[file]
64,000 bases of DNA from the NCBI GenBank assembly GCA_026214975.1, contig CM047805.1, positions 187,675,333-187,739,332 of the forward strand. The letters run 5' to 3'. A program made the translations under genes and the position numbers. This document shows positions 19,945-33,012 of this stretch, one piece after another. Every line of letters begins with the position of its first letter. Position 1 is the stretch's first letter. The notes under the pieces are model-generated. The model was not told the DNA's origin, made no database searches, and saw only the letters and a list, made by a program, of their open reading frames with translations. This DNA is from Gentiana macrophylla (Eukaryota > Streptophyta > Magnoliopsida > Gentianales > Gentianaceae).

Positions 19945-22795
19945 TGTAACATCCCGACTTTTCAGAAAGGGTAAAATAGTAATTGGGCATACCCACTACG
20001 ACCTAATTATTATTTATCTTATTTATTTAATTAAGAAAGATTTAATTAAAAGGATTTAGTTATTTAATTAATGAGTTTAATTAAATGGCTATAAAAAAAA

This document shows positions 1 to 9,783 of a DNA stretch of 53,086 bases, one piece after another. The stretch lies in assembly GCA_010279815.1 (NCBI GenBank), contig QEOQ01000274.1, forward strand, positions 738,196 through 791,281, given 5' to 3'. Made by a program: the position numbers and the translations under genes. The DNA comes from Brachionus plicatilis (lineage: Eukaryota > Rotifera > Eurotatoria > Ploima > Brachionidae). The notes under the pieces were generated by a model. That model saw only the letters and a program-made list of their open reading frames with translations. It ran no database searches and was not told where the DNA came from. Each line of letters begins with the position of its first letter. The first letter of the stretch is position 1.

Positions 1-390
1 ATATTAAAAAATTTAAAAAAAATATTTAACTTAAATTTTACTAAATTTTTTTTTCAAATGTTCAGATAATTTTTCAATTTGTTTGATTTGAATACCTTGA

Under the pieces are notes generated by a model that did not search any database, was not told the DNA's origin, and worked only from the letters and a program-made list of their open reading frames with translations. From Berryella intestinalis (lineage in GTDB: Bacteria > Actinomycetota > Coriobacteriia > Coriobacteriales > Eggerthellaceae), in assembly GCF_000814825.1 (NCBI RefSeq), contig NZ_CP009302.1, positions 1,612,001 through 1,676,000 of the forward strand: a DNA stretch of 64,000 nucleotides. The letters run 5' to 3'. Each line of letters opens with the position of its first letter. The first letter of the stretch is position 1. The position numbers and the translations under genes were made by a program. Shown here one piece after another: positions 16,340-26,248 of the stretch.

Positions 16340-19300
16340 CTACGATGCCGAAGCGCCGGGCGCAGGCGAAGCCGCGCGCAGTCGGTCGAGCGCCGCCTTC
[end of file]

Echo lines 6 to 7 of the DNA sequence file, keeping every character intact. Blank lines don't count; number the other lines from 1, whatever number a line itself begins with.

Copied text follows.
Positions 1-390
1 ATATTAAAAAATTTAAAAAAAATATTTAACTTAAATTTTACTAAATTTTTTTTTCAAATGTTCAGATAATTTTTCAATTTGTTTGATTTGAATACCTTGA